Then, I gave them think time and asked them to make observations about what they noticed with what we skip counted. After independent think time, I had them share their observations with their partners. The room was buzzing with noise, but it was amazing because they were all excited to share their connections.  Then, I had students share out their observations with the class.  Engagement was high and I had lots of students wanting to share out.  Even one of my kiddos who has struggled in math was dying to share her answer – she was raising her hand and shaking it around to the point where I thought it would fall off.

As they shared their observations, I documented it using different color makers. (See picture below). First, students noticed how each time we moved horizontally we were adding by 8.  Another student noticed that vertically we were adding 40 each time.  Then we talked about how if you add 8 two times – that would be 16. If you add 8 three times that would be 24 and moved into how it was like multiplication.  This worked really well because they made the connection that skip counting isn’t just memorization it actually goes along with the multiplication fact.  One 8 would be 8, two 8’s would be 16 and they actually understood how it’s all connected.

I highly recommend choral counting for teaching and practicing many different math skills. I’ve also seen it used for counting fractions, decimals, money, and elapsed time.

Have you ever used choral counting before? Comment below….

I know how crazy the last few days/week before winter break can be. We are entering crazy times teachers and we need to have as many fun, educational activities in our back pocket ready to go as we can.

So, here are a few things I will be using with my class this week….

Christmas Writing Prompts – This is a FREEBIE in my TPT Store.  It includes two writing prompts that are focused on personal narratives.  Great way to incorporate writing into the holiday excitement.

Candy Cane Science Lab – I did this activity with my class last year and will be starting it this week. We’ve been learning about lab reports during Writing Workshop and this is a fun science experiment to do this time of year. Check out my blog post on it….here

Olive, the Other Reindeer Book Study – This is a cute story and my students love hearing it every year.  This book study is now in my TPT Store. It includes comprehension questions and four different writing prompts. This could be used whole group or as a small group activity.

Christmas Story Problems – We will be starting these today.  I love using holiday story problems as one of my rotations during our daily math time.  The kids love that they are themed and fitting of the season.  The Christmas Story Problems include addition and subtraction problems with and without regrouping.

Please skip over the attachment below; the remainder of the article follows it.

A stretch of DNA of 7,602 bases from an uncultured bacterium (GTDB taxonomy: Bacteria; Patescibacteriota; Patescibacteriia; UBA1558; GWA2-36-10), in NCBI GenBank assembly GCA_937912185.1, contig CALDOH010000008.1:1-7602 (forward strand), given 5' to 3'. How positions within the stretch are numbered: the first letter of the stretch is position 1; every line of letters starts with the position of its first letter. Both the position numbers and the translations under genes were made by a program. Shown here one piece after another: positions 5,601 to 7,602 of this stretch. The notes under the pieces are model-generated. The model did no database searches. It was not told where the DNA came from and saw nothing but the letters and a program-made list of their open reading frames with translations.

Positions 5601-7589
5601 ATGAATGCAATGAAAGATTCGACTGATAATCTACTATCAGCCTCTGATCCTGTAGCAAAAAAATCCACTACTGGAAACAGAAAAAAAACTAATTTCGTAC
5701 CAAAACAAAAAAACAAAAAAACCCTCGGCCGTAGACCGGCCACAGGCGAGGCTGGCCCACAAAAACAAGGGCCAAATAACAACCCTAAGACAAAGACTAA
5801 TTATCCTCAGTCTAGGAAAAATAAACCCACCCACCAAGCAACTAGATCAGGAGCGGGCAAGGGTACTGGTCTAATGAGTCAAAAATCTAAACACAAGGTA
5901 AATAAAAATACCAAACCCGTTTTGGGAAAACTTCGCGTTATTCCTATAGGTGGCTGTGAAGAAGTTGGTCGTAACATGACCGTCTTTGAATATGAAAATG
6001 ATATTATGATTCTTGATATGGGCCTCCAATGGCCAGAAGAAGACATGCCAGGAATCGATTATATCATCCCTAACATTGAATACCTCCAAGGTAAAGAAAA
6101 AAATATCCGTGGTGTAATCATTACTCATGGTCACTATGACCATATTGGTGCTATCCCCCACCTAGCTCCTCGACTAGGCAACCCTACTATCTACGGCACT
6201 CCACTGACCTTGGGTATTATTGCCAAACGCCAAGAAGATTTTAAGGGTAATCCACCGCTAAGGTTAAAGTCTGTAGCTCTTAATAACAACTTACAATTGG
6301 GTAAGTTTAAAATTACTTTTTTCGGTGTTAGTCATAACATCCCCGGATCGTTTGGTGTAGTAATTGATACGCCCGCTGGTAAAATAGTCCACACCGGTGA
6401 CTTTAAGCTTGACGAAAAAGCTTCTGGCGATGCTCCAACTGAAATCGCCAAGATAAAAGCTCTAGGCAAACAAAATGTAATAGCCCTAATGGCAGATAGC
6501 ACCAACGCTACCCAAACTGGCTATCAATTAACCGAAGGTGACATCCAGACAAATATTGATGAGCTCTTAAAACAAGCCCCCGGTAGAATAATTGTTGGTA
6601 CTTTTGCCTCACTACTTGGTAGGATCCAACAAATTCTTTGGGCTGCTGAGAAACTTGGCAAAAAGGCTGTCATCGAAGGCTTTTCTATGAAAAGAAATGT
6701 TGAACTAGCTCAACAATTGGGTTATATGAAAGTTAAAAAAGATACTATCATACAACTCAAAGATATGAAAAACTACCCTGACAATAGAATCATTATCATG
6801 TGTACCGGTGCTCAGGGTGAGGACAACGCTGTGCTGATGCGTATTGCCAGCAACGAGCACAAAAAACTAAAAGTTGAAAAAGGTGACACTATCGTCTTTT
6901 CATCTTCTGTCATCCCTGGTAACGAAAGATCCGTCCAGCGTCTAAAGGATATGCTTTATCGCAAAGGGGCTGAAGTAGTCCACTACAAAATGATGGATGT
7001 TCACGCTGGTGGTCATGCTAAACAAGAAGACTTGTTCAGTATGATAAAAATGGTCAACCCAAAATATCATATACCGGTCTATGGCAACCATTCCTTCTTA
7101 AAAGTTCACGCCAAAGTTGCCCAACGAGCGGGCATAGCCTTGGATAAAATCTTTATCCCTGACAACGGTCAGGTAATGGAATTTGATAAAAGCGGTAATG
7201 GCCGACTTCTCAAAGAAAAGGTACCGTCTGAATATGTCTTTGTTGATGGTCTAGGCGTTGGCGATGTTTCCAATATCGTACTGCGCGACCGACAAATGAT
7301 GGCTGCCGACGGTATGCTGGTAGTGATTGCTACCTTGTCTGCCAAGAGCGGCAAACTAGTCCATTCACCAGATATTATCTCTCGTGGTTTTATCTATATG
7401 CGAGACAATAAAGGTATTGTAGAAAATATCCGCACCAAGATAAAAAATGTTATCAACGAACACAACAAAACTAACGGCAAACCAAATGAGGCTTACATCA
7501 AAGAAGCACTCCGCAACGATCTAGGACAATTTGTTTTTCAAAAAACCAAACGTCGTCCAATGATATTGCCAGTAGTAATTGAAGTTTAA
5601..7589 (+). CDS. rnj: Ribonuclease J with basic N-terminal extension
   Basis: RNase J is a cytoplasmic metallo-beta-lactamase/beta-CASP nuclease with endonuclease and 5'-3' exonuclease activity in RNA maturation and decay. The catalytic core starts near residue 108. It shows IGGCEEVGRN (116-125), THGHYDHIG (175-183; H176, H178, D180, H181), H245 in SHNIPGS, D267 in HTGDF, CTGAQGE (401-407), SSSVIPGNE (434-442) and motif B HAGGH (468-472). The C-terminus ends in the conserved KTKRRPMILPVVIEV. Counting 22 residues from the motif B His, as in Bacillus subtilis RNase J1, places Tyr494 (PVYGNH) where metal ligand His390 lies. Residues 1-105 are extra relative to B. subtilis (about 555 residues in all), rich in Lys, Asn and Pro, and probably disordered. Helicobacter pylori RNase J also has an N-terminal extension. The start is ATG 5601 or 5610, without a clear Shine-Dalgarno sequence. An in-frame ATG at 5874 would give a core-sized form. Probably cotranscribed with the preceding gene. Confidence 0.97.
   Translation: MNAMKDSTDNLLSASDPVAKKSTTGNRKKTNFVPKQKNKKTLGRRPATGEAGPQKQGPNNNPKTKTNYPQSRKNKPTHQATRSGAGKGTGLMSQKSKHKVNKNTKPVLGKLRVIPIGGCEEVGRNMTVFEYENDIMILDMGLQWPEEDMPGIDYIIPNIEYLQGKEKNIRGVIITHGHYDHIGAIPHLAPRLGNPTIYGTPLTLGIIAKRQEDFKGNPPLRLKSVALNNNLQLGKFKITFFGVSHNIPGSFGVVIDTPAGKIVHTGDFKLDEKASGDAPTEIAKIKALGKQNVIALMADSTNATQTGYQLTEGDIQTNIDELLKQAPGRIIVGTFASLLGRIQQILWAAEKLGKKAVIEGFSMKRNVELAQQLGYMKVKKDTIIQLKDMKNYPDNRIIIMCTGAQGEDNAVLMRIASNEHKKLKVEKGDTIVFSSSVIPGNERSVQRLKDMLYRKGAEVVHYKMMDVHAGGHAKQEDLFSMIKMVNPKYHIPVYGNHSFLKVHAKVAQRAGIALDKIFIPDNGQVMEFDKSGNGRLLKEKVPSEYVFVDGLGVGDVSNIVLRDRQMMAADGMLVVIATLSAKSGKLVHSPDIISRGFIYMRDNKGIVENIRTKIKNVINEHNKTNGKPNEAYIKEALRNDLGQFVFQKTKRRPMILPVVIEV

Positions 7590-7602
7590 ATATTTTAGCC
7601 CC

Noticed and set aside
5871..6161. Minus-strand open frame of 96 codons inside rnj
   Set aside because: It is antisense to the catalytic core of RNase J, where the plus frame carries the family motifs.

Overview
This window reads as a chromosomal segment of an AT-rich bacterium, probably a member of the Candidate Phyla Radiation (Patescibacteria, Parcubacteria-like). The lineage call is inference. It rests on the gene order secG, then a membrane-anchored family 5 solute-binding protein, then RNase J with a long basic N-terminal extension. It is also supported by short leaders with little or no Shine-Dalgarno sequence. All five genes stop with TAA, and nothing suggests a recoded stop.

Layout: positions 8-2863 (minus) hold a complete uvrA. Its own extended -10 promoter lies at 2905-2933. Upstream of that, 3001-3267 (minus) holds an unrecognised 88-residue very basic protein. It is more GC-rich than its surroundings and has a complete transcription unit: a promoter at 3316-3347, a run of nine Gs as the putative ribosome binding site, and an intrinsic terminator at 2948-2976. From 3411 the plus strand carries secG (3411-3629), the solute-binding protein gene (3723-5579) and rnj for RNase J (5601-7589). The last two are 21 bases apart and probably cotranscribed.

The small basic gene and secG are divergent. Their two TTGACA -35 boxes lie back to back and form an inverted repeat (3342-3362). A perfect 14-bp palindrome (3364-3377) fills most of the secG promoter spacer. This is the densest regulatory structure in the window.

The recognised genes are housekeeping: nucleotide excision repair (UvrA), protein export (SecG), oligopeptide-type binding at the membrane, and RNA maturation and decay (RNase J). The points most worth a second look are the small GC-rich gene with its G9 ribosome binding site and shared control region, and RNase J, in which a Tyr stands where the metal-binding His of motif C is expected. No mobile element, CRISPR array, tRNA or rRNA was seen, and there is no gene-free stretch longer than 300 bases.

Winter Story Problems – I will actually be using these when we return to school in January, but if your school focuses on winter instead of the specific holidays – these story problems would be great. These can be used whole group, small group, or at a math center.  These winter themed problems focus on ice skating, hot chocolate, snowmen, etc.  Includes addition and subtraction problems.

Hope these activities and ideas help with the last bit of school before break. I’m down to 7.5 days left with students. We can do it teachers!

I love using Number Talks and CGI strategies in my math class. We recently had our CGI trainer visit and she mentioned that you can also do Number Talks while clearing up math misconceptions. I loved the idea and decided to give it a try when we were learning subtraction.
With subtraction, one of the misconceptions I noticed, was that students seemed to think when you regrouped you just put the number there. For example, if you were regrouping 100 you just put 100 there and the tens that existed before just went away.  I noticed a few of my students doing this when regrouping with hundreds, tens, and ones so I decided to have a little math misconceptions talk.
I first wrote this problem below on the board. I told students this was the math work from a former student and I wanted them to look at it and see if they think they student got the answer correct or wrong. If they got the answer correct, then you need to figure out how you know that. If they did not get the answer correct, where did they make a mistake in their work. I posed this problem and gave students a few minutes of quiet think time.